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EclectEcon

I gotta think about this more and maybe write something about it. My views seem to clash with all sports economists, though. I don't have a problem with having a franchisor tell franchisees what they can and cannot do. And even if there is problem, I can't imagine the social cost is very large. So Reebok won a contract and American Needle is using the gubmnt to try to win it back. The major social cost is the use of the gubmnt and the courts, not the deadweight loss due to whatever monopoly power the franchisor might have.

Phil

What is the firm in sports? Is it an individual team, a pair of teams (since it takes two to play a game), or the entire league?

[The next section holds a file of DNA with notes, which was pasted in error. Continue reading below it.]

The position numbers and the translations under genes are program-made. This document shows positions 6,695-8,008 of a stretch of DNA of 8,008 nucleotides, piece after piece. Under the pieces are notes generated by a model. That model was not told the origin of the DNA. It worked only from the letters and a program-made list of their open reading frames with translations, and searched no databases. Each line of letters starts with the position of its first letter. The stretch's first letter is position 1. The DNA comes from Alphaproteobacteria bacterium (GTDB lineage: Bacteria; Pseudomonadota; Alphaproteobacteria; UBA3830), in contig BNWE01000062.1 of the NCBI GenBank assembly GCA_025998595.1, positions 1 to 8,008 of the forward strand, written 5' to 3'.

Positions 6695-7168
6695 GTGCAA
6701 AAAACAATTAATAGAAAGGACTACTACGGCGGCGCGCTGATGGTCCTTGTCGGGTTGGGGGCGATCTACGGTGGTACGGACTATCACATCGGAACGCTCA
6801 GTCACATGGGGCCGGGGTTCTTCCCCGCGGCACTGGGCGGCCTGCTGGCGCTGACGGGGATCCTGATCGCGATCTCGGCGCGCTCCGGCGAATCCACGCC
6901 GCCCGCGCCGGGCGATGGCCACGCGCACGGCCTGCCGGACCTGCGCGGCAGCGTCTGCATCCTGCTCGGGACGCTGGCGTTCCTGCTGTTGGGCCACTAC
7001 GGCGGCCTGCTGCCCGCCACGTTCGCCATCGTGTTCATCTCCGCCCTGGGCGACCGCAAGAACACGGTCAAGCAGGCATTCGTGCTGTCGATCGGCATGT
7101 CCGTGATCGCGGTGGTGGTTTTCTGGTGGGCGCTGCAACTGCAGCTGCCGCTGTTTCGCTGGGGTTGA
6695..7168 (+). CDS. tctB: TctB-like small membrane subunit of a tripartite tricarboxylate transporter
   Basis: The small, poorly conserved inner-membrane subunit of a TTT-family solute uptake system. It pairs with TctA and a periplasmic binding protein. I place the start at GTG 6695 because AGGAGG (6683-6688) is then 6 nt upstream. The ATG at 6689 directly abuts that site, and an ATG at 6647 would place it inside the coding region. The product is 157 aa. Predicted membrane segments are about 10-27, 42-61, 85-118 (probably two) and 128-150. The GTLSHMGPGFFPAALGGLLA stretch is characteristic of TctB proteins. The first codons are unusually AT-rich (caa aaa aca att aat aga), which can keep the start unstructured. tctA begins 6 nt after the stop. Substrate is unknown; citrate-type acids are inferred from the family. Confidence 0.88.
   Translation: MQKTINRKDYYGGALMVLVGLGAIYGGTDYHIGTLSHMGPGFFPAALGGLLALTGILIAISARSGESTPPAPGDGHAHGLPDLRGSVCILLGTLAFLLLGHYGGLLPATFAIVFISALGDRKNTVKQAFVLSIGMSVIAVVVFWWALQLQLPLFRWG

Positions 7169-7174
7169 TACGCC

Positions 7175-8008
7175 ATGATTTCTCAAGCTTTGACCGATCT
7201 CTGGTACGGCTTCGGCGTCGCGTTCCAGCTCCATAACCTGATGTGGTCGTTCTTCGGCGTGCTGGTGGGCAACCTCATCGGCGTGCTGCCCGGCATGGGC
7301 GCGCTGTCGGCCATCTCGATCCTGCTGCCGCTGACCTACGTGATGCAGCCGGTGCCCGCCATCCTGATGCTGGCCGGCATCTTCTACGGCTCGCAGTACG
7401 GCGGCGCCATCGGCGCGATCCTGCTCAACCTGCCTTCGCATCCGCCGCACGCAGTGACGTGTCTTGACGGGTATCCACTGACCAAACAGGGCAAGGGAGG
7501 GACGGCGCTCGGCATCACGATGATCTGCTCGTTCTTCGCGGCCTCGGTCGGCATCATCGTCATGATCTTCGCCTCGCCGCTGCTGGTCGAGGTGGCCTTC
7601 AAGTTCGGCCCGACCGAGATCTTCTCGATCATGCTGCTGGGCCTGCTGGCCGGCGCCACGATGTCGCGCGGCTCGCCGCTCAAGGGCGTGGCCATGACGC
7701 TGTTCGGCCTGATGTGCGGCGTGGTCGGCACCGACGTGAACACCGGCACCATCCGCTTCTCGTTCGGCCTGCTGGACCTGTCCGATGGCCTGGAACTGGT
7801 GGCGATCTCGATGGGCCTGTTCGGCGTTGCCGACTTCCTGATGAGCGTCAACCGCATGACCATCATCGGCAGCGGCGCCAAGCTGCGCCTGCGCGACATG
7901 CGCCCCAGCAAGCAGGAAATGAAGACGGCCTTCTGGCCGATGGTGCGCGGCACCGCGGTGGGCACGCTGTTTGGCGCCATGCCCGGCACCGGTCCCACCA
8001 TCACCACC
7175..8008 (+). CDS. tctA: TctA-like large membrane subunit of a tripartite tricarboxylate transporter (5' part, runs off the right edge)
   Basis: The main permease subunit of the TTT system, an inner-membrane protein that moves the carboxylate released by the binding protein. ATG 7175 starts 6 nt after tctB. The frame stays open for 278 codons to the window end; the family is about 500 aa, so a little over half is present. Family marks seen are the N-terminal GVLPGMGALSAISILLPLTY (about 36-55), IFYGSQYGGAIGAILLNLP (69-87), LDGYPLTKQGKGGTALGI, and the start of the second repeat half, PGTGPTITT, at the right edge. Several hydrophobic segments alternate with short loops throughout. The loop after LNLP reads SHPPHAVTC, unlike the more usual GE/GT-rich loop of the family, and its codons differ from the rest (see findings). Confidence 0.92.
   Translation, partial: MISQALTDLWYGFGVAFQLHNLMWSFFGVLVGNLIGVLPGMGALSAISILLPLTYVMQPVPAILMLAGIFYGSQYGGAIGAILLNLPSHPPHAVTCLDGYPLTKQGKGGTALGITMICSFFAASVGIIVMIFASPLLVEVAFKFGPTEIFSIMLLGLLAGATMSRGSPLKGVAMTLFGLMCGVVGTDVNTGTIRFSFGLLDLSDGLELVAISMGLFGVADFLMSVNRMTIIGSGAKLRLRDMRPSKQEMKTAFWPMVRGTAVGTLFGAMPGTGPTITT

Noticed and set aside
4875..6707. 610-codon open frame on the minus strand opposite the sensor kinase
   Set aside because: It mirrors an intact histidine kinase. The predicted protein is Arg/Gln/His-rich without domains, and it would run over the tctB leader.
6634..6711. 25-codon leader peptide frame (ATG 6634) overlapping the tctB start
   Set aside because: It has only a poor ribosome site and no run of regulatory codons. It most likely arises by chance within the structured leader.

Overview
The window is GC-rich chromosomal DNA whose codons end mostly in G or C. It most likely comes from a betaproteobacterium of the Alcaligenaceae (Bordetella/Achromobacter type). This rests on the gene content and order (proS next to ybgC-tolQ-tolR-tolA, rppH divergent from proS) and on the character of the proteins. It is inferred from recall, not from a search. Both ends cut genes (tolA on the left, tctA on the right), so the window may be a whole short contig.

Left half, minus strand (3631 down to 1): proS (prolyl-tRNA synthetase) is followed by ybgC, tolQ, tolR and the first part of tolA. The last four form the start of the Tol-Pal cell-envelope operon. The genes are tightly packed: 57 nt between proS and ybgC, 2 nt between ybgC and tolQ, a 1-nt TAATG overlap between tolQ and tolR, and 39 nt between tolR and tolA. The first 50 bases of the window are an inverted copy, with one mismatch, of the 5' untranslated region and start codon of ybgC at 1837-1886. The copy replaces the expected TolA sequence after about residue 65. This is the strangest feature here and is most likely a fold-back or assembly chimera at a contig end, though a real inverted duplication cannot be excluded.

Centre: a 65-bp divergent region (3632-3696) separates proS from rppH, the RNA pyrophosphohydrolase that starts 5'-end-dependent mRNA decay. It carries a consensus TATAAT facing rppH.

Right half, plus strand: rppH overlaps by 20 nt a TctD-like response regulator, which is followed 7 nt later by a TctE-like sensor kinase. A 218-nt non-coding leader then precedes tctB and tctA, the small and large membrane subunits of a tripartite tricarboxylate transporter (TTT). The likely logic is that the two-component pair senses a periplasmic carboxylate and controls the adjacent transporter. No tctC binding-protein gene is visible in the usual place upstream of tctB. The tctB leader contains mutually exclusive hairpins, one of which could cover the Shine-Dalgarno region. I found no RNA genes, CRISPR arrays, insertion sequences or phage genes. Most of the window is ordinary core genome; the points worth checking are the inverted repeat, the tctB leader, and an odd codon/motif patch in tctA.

John

Phil, I'd say it's the entire league. That's why I think it's laughable that Jerry Jones rages against "socialism" in the NFL. The Cowboys would have no business were not not for the Eagles, Giants ... even the Lions and Redskins!

Phil

The "Peculiar Economics of Team Sports" rears its head. True, it takes at least two teams to produce a game and having more teams, to some point, increases overall interest. But why is it that this condition trumps interteam competition between teams in various product markets?

Chicago Bears Hats Fan

To be honest, I wish reebok didnt get the contract. I don't care much for their designs.

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